A tip that you might already be aware of...switch between different profiles from time to time and set your contrast/brightness to extreme values. That way you can make sure your theme also works for people with incorrect or bad setups. A bit like reference listening on different setups. And the squint test. Take a few steps back and squint. That gives you a notion of readability. If you have Photoshop you can also use their special filters to see how people with color deficiencies see your stuff. Cheers.
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Old 07-20-2020, 08:56 AM   #14
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Mike,
Let us know how you get on.
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Old 07-25-2020, 05:00 AM   #15
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I got the VP2768-4K in yesterday and calibrated it to my tastes earlier this morning. I really like it! I'm running it at 1920x1080, so everything scales perfectly. Colors are really nice but I found I had to boost the saturation about +10 to get it where I like it.

A few thoughts:
- The screen has a "smooth" look which is hard to describe, but is the result of it being a 27" 4K monitor, with very tightly packed pixels. It's similar to how smooth a look newer smartphone screens have. I have near 20/20 vision and can't see the gap between pixels with the naked eye, because my eye refocuses when I get very close to the screen. This refocus happens at a distance larger than the pixel gap visibility.

- It can get really bright, so you can back it off in most cases.

- Some of the basic OSD controls can be handles via software, and control the monitor via USB. Saturation is not one of these controls.

- Presets can be saved, but must be done directly from the monitor's OSD, not the software version. Recall can also be done from the monitor's OSD.
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Old 07-25-2020, 06:24 AM   #16
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Quote:
Originally Posted by mikeroephonics View Post
I got the VP2768-4K in yesterday and calibrated it to my tastes earlier this morning. I really like it! I'm running it at 1920x1080, so everything scales perfectly. Colors are really nice but I found I had to boost the saturation about +10 to get it where I like it.

A few thoughts:
- The screen has a "smooth" look which is hard to describe, but is the result of it being a 27" 4K monitor, with very tightly packed pixels. It's similar to how smooth a look newer smartphone screens have. I have near 20/20 vision and can't see the gap between pixels with the naked eye, because my eye refocuses when I get very close to the screen. This refocus happens at a distance larger than the pixel gap visibility.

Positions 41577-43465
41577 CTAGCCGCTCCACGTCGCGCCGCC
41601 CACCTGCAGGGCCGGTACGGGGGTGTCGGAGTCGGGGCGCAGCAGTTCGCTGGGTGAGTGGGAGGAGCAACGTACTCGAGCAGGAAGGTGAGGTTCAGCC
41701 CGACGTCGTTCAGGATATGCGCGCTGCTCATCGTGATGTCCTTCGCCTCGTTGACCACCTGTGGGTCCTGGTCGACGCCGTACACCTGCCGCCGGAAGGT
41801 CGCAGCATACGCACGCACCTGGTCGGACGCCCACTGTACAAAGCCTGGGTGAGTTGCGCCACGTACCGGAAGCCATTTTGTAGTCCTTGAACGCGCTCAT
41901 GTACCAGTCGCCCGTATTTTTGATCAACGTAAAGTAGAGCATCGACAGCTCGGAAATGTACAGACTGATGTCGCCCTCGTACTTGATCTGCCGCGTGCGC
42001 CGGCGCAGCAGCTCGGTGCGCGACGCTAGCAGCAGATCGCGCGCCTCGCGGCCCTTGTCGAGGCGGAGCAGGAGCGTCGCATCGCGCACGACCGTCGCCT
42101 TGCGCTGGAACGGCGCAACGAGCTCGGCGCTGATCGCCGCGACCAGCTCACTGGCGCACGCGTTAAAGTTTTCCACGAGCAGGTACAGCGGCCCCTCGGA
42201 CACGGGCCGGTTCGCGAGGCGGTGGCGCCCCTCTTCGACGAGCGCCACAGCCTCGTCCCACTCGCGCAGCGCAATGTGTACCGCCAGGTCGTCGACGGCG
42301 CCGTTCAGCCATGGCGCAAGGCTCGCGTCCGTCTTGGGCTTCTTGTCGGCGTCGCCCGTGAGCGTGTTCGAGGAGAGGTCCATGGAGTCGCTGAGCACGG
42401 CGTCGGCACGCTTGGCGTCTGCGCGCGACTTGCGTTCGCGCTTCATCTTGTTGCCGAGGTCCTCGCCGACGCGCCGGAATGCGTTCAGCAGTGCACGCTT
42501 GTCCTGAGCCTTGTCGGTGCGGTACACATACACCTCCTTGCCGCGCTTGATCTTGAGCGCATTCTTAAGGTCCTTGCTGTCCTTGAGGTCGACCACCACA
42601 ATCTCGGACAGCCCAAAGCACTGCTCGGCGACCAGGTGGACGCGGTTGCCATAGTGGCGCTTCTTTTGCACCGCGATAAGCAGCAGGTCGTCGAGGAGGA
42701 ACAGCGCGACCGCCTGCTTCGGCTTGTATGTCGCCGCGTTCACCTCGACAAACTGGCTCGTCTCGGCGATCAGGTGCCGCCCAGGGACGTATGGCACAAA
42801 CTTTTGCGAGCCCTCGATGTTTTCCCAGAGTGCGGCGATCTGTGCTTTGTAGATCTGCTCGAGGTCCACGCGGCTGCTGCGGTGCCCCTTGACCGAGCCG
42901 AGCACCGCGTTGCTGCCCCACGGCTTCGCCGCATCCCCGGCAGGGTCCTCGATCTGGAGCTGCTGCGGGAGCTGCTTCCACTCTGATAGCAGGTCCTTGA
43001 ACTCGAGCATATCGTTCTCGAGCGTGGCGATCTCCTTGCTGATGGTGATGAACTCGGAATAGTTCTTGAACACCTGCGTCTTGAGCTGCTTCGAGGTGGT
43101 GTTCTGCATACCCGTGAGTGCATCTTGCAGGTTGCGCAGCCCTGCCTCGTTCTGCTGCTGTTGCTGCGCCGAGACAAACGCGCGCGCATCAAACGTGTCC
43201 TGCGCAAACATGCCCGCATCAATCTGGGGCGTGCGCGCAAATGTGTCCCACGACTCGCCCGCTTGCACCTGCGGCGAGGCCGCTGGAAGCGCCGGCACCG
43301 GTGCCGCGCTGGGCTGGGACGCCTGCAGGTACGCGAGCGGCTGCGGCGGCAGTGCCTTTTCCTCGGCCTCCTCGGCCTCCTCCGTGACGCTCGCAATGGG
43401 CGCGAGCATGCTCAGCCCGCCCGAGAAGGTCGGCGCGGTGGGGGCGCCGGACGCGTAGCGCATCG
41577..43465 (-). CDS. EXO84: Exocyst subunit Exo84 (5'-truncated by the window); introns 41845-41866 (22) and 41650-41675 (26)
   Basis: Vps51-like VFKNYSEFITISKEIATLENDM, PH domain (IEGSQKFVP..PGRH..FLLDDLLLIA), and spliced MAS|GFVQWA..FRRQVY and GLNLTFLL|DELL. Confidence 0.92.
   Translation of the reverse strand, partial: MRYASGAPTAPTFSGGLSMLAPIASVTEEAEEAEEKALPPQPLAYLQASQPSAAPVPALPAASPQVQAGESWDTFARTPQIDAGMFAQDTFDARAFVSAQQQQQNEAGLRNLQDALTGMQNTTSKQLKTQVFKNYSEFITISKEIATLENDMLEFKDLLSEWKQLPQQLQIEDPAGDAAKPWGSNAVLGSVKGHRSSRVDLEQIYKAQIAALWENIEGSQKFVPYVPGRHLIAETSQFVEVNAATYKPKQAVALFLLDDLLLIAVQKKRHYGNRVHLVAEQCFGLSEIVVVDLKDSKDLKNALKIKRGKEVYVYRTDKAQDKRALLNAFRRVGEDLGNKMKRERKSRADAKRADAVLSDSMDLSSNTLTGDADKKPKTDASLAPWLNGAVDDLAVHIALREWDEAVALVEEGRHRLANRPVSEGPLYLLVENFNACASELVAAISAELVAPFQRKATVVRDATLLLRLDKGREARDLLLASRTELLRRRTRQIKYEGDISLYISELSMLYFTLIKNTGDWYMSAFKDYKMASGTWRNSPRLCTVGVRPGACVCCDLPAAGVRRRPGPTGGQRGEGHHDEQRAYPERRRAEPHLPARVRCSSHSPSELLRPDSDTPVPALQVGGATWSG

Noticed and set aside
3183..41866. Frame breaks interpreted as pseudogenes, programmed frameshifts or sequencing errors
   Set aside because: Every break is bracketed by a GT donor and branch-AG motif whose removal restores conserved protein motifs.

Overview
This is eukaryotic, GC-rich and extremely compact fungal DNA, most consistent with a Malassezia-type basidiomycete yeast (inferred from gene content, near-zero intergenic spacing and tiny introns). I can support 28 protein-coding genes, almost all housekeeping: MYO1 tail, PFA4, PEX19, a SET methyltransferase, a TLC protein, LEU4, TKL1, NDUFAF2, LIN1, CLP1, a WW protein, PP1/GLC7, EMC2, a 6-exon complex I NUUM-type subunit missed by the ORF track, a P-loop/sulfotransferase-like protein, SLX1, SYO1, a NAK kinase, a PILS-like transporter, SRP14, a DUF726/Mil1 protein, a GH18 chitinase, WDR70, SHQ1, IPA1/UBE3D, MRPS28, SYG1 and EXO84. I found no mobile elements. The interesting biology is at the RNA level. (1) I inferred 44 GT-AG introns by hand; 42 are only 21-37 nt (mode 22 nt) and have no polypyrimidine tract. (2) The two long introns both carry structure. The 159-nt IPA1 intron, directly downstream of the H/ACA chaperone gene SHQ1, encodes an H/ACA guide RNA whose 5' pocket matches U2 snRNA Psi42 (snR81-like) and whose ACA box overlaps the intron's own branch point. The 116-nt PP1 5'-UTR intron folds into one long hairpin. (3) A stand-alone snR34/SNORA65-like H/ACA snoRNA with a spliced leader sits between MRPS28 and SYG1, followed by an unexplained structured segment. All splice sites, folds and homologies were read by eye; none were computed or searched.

- It can get really bright, so you can back it off in most cases.

- Some of the basic OSD controls can be handles via software, and control the monitor via USB. Saturation is not one of these controls.

- Presets can be saved, but must be done directly from the monitor's OSD, not the software version. Recall can also be done from the monitor's OSD.
There may be plenty of reasons why 1080p content looks better than on your old screen, but if you view everything at 1080p then you don't get any benefits from the higher pixel count. Why not run it in native resolution?

1080p mode will just use a block of 4 pixels to represent one, that's not going to give you the super smooth high dpi look, or even improve 1080p content at all.
The resolution of a 4k screen is literally double 1080p height by double 1920 width. What you are viewing in 1080p cannot give you an advantage over standard per pixel mapping. The best it can be is as good, or nearly as good.

Typically most monitors I have found perform better at 25-35% brightness.
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Old 07-25-2020, 07:17 AM   #17
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Quote:
Originally Posted by Softsynth View Post
Why not run it in native resolution?
Everything is way too tiny if I run it at its native 4K resolution.

Quote:
Originally Posted by Softsynth View Post
1080p mode will just use a block of 4 pixels to represent one, that's not going to give you the super smooth high dpi look, or even improve 1080p content at all.
What I mean by it looking smooth is due to the compactness of the pixels. Since they're so densely packed, I can't see the gaps between them like on my older LG monitor running at much less resolution.

Quote:
Originally Posted by Softsynth View Post
Typically most monitors I have found perform better at 25-35% brightness.
I've got the brightness set to around 75%. I also can't stand bright GUIs, so I use dark backgrounds wherever possible.
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Old 07-25-2020, 08:04 AM   #18
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I've got the brightness set to around 75%. I also can't stand bright GUIs, so I use dark backgrounds wherever possible.
No wonder you cannot stand bright GUIs!

Try 30% brightness, unless it is a particularly dull panel out the box. I use dark themes and the monitors at about 30% brightness on Ultrasharp and LG screens, and other brands.
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Old 07-26-2020, 06:36 AM   #19
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No wonder you cannot stand bright GUIs!

Try 30% brightness, unless it is a particularly dull panel out the box. I use dark themes and the monitors at about 30% brightness on Ultrasharp and LG screens, and other brands.